It's the education, economy and environment, stupid!

Should we spend billions on importing military hardware or spend a quarter of that amount on education and research?

Nadir Eledroos December 03, 2010
The dominant national narrative encourages the diversion of resources to meet the needs of our nation’s military. The budget statement is incomplete without statements that go something like: the government is more than willing to offer whatever resources the military demands to meet the nation’s defence.

Whether we should sign a blank cheque and then allow the audacity to dare to question where the money is spent is an argument that creates much passion; however, as time passes by, it is becoming increasingly clear that the perpetuation of such policies is making our nation both internally and externally insecure.

The shrinking cake

A nation’s resources are finite, while the demands placed on her are infinite.

As expected, since the announcement of the 2010-11 budget, defence spending has already increased once by Rs110 billion, while in the first quarter, defence expenditure exceeded budgetary estimates by Rs28 billion. This may be explained by the cost of providing flood relief services and prolonged military operations in the tribal areas. However, where this money from the (delayed) Coalition Support Fund (CSF) that is supposed to partially subsidise Pakistani military operations in the war on terror goes is anyone’s guess.

To meet the demands of our principal creditor, the International Monetary Fund (IMF), we have little choice but to cut development expenditure. As of today, this year’s development outlay has shrunk to a paltry Rs150 Billion. While interest payment on loans is estimated at Rs717 Billion.

Defence expenditure is on the rise and unlikely to fall in the near future. As our stock of foreign and domestic loans increases, we can expect interest payments to increase further.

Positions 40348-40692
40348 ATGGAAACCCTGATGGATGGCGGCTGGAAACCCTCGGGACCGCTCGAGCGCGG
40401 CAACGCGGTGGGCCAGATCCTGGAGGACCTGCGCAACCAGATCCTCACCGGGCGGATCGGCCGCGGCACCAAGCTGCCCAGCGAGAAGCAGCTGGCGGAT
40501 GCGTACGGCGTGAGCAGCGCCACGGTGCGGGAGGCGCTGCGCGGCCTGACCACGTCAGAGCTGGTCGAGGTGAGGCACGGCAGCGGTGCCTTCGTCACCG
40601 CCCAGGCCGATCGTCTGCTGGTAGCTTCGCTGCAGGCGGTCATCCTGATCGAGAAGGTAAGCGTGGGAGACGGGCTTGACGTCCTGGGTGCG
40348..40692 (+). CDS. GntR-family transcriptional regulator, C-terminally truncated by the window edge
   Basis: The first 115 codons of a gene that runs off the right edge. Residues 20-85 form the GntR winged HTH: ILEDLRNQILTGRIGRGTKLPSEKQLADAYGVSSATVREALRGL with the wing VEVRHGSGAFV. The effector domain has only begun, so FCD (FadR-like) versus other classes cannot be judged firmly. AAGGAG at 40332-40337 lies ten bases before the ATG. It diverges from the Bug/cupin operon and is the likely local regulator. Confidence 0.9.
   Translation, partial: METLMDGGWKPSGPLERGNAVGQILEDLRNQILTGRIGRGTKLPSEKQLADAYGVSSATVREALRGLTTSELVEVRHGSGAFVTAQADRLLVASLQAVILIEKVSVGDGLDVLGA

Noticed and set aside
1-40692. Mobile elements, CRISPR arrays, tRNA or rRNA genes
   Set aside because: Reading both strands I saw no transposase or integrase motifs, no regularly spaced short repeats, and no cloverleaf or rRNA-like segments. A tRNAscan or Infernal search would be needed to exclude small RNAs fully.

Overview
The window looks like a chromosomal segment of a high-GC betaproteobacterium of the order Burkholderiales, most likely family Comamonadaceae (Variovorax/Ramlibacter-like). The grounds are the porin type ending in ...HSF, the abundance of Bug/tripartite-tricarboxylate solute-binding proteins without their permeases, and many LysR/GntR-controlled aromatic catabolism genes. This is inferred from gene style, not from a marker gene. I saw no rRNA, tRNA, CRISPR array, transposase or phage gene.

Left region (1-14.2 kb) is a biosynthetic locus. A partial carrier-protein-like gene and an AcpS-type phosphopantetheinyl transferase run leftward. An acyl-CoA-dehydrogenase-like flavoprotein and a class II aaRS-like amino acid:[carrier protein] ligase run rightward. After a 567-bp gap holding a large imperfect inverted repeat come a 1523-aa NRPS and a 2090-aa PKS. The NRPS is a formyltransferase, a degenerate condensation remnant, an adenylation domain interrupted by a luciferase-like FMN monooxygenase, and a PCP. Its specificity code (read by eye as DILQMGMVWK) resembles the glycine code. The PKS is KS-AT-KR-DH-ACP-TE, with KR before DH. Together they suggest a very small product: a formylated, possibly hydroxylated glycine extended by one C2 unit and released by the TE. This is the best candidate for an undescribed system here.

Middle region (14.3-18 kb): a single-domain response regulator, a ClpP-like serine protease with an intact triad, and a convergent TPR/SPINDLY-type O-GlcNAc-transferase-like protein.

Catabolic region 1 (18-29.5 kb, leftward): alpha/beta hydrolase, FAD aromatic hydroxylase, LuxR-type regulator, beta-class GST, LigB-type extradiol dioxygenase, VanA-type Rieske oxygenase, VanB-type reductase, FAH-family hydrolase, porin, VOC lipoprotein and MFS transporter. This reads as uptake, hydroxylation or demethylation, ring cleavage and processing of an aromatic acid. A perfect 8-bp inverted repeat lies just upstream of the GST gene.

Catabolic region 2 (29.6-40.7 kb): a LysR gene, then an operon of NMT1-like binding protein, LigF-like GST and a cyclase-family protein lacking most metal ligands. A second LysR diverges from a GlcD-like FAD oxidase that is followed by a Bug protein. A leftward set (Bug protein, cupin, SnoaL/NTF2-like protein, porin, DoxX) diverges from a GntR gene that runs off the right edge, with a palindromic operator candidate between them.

Our “cake” of resources is shrinking, while defence and interest payments continue to demand bigger slices each financial year.

The economy cannot do it alone

Will an improved economy help solve our problems? It would certainly help increase the size of our pie. However, this obvious and rather simplistic explanation is incomplete. That is true of our economy as well. Unequal growth which wows statisticians may suffice as populist rhetoric, but it does little to reduce inequality. Unchallenged, inequality marginalises large swaths of society. Resources are controlled, and allocated by our ruling elite, who perpetuate their rule by insuring that their children receive the best possible education, healthcare and (importantly) opportunities. The cycle continues, year after year, generation after generation.

With large segments of society marginalized, individuals are viewed as liabilities rather than assets that contribute productively to the nations well being.

Developing opportunities

Education is more than just a means to an end. The oversimplification of education as a grade or mark to be achieved or a degree to be attained misses the point completely. Education should be viewed in terms of enhancing skills, fostering creativity and developing opportunities. Deprived of all the advantages of their richer peers, the vast majority of Pakistanis are still enterprising, and find ways and means of surviving, or even in some cases despite their apparent disadvantage, turn a profit.

Think of it this way: for someone who has had little or no access to education, minor incremental improvements in the provision of education can lead to massive improvements in opportunities. A child from a deprived background gains much more from a few extra years of decent, basic education, than say a an undergraduate whose skills and opportunities are marginally improved by completing a postgraduate degree. I say marginally, because the benefits derived accrue to the individual and much less so to society.